$43.79–$43.79 ........... 4,658 4.59 43.79 4,658 43.79
$45.99–$52.50 ........... 853 4.59 46.20 723 46.15
13,162 3.33 $39.50 13,032 $39.43

Options exercisable and the weighted average exercise price at the end of 2009 and 2008:

2009 2008

Options exercisable (shares in 000’s) . . . . . . . . . . . . . . . . . . . . . . . . . . . . 16,588 15,735


Weighted average exercise price . . . . . . . . . . . . . . . . . . . . . . . . . . . . . . . $ 39.62 $ 39.14

The tax benefits realized and intrinsic value related to total stock options exercised during 2010, 2009,
and 2008 are provided in the following table:

2010 2009 2008

Actual tax benefit realized for stock options exercised . . . . . . . . . $34 $10 $ 86
Intrinsic value of stock options exercised(1) . . . . . . . . . . . . . . . . . $98 $27 $262

(1) The difference between the original exercise price and market value of common stock measured
at each individual exercise date.

Employee Tax Consequences on Certain Stock Options


In 2010, the Company recorded a $24 benefit to selling, general and administrative expense related to
a partial reversal of an expense related to mitigating potential adverse tax consequences to the
Company’s Canadian employees, previously recorded in fiscal 2007.

Summary of Restricted Stock Unit Activity


RSUs granted to employees and to non-employee directors generally vest over five years and three
years, respectively; however, the Company provides for accelerated vesting for employees that have
attained twenty-five or more years of service with the Company. Recipients are not entitled to vote or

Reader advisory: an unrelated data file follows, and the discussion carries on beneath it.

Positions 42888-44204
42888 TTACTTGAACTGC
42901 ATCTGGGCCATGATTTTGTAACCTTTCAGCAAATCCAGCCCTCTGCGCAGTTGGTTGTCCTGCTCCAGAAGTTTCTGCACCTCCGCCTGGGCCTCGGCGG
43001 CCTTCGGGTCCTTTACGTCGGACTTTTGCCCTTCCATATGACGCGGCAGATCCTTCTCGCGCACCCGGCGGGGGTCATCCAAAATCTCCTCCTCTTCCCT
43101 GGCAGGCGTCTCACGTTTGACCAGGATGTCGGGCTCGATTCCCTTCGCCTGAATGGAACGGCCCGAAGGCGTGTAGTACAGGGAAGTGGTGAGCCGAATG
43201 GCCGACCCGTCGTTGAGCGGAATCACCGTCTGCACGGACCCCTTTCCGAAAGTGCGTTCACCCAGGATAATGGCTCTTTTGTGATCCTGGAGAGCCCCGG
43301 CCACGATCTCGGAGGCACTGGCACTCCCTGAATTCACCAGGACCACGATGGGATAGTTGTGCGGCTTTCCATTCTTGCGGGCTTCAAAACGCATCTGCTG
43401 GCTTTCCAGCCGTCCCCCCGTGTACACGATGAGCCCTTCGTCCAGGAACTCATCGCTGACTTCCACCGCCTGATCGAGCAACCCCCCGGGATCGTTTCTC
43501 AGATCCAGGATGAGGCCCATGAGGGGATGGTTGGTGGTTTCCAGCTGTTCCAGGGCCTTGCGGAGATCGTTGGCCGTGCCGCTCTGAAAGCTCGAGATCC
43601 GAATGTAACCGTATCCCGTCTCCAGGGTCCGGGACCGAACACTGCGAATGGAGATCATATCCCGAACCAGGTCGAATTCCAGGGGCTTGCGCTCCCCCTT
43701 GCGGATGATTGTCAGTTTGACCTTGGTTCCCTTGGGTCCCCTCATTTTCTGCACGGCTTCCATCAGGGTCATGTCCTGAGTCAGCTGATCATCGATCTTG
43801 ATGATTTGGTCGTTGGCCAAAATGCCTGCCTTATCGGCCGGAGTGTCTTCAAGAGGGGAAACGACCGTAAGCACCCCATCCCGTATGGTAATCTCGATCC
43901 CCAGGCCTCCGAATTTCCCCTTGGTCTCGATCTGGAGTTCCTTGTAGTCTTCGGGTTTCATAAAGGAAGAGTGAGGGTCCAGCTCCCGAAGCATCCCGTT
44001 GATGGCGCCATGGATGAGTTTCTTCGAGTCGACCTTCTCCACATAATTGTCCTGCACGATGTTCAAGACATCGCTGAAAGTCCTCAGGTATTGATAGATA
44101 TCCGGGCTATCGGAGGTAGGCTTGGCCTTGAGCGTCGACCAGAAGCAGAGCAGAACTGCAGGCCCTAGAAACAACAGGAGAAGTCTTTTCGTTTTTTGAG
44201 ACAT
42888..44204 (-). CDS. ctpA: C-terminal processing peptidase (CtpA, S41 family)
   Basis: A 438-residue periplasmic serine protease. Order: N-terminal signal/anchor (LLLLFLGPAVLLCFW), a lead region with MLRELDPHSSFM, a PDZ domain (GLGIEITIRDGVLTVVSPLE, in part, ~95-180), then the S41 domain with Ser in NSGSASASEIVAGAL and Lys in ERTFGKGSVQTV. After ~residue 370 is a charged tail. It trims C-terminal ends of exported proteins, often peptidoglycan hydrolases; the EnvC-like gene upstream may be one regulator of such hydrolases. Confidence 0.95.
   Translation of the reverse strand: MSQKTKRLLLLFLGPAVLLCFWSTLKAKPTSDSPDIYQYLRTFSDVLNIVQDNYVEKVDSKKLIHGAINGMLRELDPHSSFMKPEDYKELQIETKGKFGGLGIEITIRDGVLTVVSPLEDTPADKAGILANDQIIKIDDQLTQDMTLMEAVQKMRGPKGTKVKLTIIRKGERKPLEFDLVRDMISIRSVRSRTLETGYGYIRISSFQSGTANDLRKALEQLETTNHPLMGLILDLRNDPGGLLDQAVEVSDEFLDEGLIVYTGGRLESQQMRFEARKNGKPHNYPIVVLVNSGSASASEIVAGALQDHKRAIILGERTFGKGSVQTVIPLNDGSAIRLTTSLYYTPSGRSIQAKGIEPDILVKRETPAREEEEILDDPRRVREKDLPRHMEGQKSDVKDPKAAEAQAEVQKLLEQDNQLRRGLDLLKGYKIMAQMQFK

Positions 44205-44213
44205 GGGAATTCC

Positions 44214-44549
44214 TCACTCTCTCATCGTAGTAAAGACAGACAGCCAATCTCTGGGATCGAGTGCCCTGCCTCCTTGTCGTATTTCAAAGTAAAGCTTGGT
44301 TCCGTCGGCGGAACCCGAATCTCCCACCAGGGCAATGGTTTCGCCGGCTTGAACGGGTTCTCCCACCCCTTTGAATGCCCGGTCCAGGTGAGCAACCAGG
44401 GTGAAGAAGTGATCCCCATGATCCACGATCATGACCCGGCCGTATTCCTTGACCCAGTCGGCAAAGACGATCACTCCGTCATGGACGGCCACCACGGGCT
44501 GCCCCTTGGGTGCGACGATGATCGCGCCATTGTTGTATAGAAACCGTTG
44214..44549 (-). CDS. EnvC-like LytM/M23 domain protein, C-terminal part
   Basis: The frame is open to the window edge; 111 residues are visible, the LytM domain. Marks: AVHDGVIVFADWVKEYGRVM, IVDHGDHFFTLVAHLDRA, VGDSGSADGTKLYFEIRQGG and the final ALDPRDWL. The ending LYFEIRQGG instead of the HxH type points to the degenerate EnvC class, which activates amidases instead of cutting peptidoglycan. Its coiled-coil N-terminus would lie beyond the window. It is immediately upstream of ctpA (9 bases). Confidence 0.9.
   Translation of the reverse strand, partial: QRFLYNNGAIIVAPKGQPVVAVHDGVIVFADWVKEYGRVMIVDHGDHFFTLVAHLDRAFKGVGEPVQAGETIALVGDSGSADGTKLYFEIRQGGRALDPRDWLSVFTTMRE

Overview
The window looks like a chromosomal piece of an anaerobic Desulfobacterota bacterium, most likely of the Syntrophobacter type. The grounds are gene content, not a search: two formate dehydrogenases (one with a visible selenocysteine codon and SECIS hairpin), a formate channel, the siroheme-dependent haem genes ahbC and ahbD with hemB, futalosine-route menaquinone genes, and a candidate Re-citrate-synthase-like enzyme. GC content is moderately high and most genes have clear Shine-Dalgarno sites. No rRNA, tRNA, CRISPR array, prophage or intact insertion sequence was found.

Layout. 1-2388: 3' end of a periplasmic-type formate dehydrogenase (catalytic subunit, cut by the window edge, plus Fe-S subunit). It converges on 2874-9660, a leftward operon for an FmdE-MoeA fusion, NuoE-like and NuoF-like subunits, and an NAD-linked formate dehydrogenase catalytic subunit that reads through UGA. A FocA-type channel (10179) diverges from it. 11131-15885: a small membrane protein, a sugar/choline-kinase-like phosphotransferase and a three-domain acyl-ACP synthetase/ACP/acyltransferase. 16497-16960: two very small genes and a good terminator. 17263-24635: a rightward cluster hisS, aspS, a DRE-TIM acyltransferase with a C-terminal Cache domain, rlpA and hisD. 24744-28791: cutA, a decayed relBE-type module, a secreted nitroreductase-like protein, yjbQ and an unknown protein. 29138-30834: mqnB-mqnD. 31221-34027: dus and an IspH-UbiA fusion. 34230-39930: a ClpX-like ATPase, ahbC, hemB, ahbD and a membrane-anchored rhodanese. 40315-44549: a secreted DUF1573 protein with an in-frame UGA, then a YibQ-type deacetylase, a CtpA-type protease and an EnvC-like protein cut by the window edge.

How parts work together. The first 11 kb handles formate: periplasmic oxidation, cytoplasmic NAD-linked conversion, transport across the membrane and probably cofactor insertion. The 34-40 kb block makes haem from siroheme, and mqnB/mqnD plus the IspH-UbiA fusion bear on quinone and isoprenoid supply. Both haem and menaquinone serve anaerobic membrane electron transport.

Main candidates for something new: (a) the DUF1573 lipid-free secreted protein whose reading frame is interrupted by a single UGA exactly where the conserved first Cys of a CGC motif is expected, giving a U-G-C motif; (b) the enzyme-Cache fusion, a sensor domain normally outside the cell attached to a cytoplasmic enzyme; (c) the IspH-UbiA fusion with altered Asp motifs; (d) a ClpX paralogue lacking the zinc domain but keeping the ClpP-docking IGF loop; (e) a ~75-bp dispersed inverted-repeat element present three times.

receive dividends on unvested shares. At the end of 2010, 12,362,000 shares were available to be
granted as RSUs to eligible employees and directors under the Fifth Restated 2002 Plan.

The following awards were outstanding at the end of 2010:


• 8,492,000 shares of time-based RSUs, which vest upon the achievement of continued
employment over specified periods of time; and
• 761,000 performance-based RSUs, of which 305,000 will be formally granted to certain
executive officers of the Company upon the official certification of the attainment of specified
performance targets for 2010. Once formally granted, the restrictions lapse upon achievement
of continued employment over specified periods of time.

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The following table summarizes RSU transactions during 2010:
Number of Weighted-Average
Units Grant Date Fair
(in 000’s) Value

Non-vested at the end of 2009 . . . . . . . . . . . . . . . . . . . 8,531 $54.60


Granted . . . . . . . . . . . . . . . . . . . . . . . . . . . . . . . . . . . . . 3,419 55.94
Vested . . . . . . . . . . . . . . . . . . . . . . . . . . . . . . . . . . . . . . (2,597) 54.15
Forfeited . . . . . . . . . . . . . . . . . . . . . . . . . . . . . . . . . . . . . (100) 54.71
Non-vested at the end of 2010 . . . . . . . . . . . . . . . . . . . 9,253 $55.22

Summary of Stock-Based Compensation


The following table summarizes stock-based compensation and the related tax benefits under the
Company’s plans:
2010 2009 2008

Restricted stock units . . . . . . . . . . . . . . . . . . . . . . . . . . . . . . . . . . . . . . . . . . . . $171 $132 $ 97